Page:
Joint Loading in the Lower Extremities During Elliptical Exercise

Tung-Wu Lu; Hui-Lien Chien; Hao-Ling Chen


Med Sci Sports Exerc. 2007;39(9):1651-1658. 

In This Article

Abstract and Introduction


Purpose: To determine the joint loading during elliptical exercise (EE) by a detailed three-dimensional dynamic analysis, and to compare the results with those during level walking.
Methods: Fifteen male adults performed level walking and EE while 3D kinematic data, right pedal reaction forces (PRF), and ground reaction forces (GRF) were measured. Pedal rate (cadence) and step length during EE without workload were set according to those measured during level walking for each subject. The motion of the body's center of mass, lower-limb-joint angles and moments were obtained.
Results: Pedal rates and step lengths were 52.20 rpm (SD = 2.34) and 50.56 cm (SD = 2.14), respectively. During early stance the vertical PRF was smaller than the GRF, and the medial and posterior shear components were greater. PRF also occurred during swing. Loading rates around heelstrike during EE were all smaller than those during walking. During EE, the peak flexion angles of the hip, knee and ankle were greater. Peak hip flexor and knee extensor moments were also greater, whereas peak ankle plantarflexor moments and all abductor moments were smaller.
Conclusions: Different lower-limb kinematics and kinetics were found between EE and level walking. Smaller vertical PRF and loading rates during EE were achieved at the expense of greater hip flexor and knee extensor moments. Use of the elliptical trainer for athletic and rehabilitative training would have to consider users' joint function and muscle strength, especially at the knee, to avoid injuries.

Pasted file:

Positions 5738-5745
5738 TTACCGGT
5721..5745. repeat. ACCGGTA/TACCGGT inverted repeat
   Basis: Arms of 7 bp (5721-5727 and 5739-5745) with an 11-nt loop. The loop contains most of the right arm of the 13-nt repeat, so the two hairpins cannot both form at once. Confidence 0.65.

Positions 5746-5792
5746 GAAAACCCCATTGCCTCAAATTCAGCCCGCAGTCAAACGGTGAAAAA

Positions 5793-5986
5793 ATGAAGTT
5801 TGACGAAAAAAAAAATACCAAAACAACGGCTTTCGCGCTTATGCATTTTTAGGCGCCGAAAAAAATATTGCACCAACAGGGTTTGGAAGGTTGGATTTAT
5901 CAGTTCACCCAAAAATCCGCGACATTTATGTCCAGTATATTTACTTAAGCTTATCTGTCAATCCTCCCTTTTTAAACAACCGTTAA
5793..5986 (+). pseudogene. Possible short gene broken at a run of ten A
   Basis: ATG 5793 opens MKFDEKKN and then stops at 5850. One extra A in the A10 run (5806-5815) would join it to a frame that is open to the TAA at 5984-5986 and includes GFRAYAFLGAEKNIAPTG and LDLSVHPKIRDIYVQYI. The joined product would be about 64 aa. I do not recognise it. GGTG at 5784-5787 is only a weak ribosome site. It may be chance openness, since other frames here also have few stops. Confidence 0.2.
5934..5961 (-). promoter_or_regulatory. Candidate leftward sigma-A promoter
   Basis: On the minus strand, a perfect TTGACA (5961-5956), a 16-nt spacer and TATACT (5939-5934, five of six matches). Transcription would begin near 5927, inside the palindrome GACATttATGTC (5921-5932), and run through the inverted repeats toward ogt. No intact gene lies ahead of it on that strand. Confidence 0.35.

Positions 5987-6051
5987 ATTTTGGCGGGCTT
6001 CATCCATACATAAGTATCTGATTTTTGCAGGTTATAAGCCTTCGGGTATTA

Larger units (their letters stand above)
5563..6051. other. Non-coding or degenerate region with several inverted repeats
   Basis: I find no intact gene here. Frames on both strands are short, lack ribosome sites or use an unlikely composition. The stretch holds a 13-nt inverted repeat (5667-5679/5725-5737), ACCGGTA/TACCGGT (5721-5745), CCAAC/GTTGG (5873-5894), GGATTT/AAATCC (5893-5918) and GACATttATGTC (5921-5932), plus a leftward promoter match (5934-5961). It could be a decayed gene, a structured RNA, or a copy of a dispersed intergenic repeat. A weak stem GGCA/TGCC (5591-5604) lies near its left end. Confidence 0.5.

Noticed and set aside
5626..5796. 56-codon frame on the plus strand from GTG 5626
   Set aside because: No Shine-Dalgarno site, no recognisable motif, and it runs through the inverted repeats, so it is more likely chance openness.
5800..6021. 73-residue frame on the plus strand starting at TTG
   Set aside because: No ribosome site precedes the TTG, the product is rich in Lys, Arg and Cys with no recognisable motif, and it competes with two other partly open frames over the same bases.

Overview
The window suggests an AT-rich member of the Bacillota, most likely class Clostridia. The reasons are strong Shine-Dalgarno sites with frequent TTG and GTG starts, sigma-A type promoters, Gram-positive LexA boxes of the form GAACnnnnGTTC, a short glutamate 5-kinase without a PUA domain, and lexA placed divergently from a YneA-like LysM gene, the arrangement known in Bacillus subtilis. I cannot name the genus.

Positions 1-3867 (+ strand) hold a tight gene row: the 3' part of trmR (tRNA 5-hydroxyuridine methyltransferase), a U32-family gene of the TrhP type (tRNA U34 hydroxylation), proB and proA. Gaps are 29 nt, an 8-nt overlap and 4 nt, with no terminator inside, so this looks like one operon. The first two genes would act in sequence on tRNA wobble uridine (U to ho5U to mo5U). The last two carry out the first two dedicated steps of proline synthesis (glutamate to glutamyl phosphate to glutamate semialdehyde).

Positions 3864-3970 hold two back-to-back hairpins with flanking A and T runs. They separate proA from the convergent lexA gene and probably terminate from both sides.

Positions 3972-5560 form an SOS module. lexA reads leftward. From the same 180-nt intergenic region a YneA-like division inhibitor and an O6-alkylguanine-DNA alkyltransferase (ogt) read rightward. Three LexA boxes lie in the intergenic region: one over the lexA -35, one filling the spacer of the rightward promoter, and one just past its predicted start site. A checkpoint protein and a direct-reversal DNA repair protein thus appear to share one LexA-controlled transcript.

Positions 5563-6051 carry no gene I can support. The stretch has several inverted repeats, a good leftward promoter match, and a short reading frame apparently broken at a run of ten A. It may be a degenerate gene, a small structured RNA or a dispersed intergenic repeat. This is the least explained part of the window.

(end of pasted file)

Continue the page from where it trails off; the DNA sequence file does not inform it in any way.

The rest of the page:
Exercise with an elliptical trainer (ET) has been shown to be beneficial for the development and maintenance of cardiorespiratory fitness by providing an adequate metabolic challenge.[11,16] Physiological improvements after training using ET were also found to be similar to those using a treadmill and stair-climber.[11] These findings suggest that elliptical exercise (EE) can be developed as a low-impact aerobic exercise modality. In fact, EE training has increased in popularity over the last decade. According to an analysis by the Sporting Goods Manufacturers Association (SGMA) of the United States published in 2006, the population of ET users grew by 170% from 2000 to 2005, an increase of nearly 10 million.[23] Health clubs and individuals have purchased these machines to provide an option of fitness training that can be incorporated into an exercise regimen.[3] Recently, EE has also been included for fitness training in the rehabilitation programs of patients who have undergone hip arthroscopy,[24] ACL revision surgery,[25] or patellar tendonectomy,[21] or who suffer from patellofemoral pain syndrome[12] or diabetes.[10] Despite the benefit in cardiorespiratory fitness, the rapid growth in the number of ET and their wide clinical applications, little is known regarding the loading applied to the lower-limb joints during EE. Considering the lower impact nature of ET, the loading to the lower limbs may be different from walking. Green et al.[14] found that for similar intensity, the ratings of perceived exertion (RPE) of the legs during EE were significantly greater than those during treadmill exercise, although the overall RPE were similar. Increased loading at a joint and of the surrounding muscles or muscle groups may lead to early fatigue, which could in turn limit the duration of the exercise. Sufficient and appropriate duration of training is important for cardiorespiratory training[2] as exercise duration and intensity interact to achieve a fitness goal. On the other hand, the forces transmitted in the lower limbs are also closely related to potential musculoskeletal overuse injuries. Therefore, knowledge of the loading in the lower limbs during EE is essential to ensure an efficient and safe exercise environment, especially for patients.